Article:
How we work at Closelink – Interview with Hapag-Lloyd

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Our Head of Marketing and Design Frank Alexander Szyperrek had the chance to talk to Elena Frisen (Digital Business & Transformation) from Hapag-Lloyd about how digitisation and the working world of tomorrow could look like.

Learn more about how we are empowering a pleasant working culture. We highlighted some of the most important parts of the interview in this news article. Enjoy the read!

Elena Frisen:
Do you maintain a start-up culture? Can you describe it? What does your working environment look like?

Frank Alexander Szyperrek:
Maintaining a culture means that you first of all have to create one. Building one in the early phases of our start-up with everyone contributing to it gave us a clear direction. Besides a purpose, vision and mission, a culture must contain certain core values. These values are helping current and future employees to bond with the company. As the company grows, values have to adapt and echo the working environment of the current state.

One of our company values is called Seize your Liberties. This means, we’re valuing a working culture that promotes flexibility, creativity and joy. Clearly spoken, employees can decide freely on where to work from, when to take a break or holidays and when to start and stop working every day. We focus on results and commonly agreed objectives rather than tracking hours spent in front of a computer.

Another value says Embrace Diversity. We’re not ignoring or undermining other opinions and arguments. We look for pluralism and inclusiveness to achieve extraordinary results.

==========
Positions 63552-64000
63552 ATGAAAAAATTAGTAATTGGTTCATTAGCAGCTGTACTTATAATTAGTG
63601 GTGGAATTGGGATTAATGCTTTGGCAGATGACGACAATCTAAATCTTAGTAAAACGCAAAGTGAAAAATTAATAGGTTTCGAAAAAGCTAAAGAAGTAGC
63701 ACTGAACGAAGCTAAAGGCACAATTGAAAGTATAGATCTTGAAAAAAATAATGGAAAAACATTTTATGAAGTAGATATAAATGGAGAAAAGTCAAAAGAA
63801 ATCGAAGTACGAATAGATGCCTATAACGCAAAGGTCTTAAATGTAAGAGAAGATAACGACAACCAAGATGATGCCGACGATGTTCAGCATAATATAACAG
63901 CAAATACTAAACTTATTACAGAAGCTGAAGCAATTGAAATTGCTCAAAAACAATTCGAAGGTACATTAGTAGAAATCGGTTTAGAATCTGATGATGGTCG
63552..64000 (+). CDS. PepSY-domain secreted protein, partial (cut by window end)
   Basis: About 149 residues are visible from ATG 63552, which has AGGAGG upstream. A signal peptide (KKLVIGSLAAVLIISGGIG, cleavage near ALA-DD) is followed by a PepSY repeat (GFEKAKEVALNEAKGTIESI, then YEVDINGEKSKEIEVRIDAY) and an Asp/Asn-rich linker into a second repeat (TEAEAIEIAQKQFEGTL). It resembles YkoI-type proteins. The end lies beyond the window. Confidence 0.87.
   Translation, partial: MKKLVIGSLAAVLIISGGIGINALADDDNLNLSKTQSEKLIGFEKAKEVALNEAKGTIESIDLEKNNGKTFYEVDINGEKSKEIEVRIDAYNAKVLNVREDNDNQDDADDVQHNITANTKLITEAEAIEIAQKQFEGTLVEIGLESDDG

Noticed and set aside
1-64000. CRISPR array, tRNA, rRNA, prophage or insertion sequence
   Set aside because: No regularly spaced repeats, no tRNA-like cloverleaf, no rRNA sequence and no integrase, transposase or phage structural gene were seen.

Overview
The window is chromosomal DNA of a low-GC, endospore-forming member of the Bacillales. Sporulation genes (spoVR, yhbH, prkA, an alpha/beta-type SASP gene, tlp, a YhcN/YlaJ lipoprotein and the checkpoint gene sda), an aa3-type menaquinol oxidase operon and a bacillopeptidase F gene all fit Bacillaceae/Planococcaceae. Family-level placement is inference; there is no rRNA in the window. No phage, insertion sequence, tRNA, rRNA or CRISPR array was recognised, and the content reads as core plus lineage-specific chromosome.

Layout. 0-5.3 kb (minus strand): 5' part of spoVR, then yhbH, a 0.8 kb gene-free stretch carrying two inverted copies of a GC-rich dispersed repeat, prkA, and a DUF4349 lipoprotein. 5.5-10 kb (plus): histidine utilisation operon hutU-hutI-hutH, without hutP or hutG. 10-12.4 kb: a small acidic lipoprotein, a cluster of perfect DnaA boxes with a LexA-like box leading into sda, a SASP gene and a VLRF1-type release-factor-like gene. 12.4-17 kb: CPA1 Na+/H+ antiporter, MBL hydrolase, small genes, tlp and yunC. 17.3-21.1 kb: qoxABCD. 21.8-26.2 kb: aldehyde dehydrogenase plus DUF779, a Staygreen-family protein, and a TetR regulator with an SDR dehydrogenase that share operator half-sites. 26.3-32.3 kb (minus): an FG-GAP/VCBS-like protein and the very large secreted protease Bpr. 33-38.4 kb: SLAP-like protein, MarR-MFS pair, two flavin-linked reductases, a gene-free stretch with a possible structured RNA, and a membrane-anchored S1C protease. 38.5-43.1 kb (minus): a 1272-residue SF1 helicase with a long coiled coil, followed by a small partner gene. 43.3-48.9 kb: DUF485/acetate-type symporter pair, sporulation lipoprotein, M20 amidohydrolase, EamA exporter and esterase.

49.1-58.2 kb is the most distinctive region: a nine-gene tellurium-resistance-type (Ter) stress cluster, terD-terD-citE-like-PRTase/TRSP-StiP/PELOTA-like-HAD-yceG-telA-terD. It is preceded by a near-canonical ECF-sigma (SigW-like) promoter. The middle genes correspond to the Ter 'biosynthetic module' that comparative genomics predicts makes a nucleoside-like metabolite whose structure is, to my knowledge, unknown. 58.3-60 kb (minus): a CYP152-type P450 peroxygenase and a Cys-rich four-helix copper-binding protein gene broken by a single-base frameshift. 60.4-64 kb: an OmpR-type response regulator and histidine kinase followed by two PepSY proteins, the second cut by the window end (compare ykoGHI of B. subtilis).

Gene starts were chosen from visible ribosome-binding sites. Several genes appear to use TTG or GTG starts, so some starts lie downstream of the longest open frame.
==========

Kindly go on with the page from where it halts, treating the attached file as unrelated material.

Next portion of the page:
If you want to learn more about our company culture, have a look at our vision and values: here.

Elena Frisen:
What do you think is the working world of tomorrow?

Frank Alexander Szyperrek:
Nature of work is changing rapidly and it’s one of the biggest challenges most companies have to face these days. One major driver for productivity and success is the individual contributor. Collaboration, communication, creativity, joy and openness are trapped in old-fashioned organizational structures which are dominated by chains of command and top-down mentalities. We need to fundamentally rethink the way of working by being employee-centric. Our goal should be to unleash the potential of every individual by creating space and ways of contribution. After all it’s beneficial for the employee and the company.

At Closelink we started with a small detail. We got rid of our internal job titles. This created a flat collaboration level promoting trust, enhancing transparency and empowering contribution. Every employee has the right to express her/his opinion without fear of being exposed. Each employee is taking ownership of various projects on behalf of their interests and skills. This doesn’t have to happen at a fixed desk in our office, but this can happen from anywhere around the globe. We insist on flexibility and freedom of choice. This openness to new working ideas is fueling our growth and embodies our company evolvement.

Elena Frisen:
What do you think long-established traditional firms can learn from you?

Frank Alexander Szyperrek:
We think nobody should be afraid of change. To the contrary, we use it for making bold decisions and drive innovation. Agility is probably something that big, established firms can learn from smaller companies and start-ups. Allowing employees to make own decisions. Also, establish a working culture where people are motivated to challenge and re-invent. Both on a small process level or even business models for entire divisions. Another aspect is to provide the space to make mistakes and the chance to try by error. The idea of perfection sometimes prevents innovation.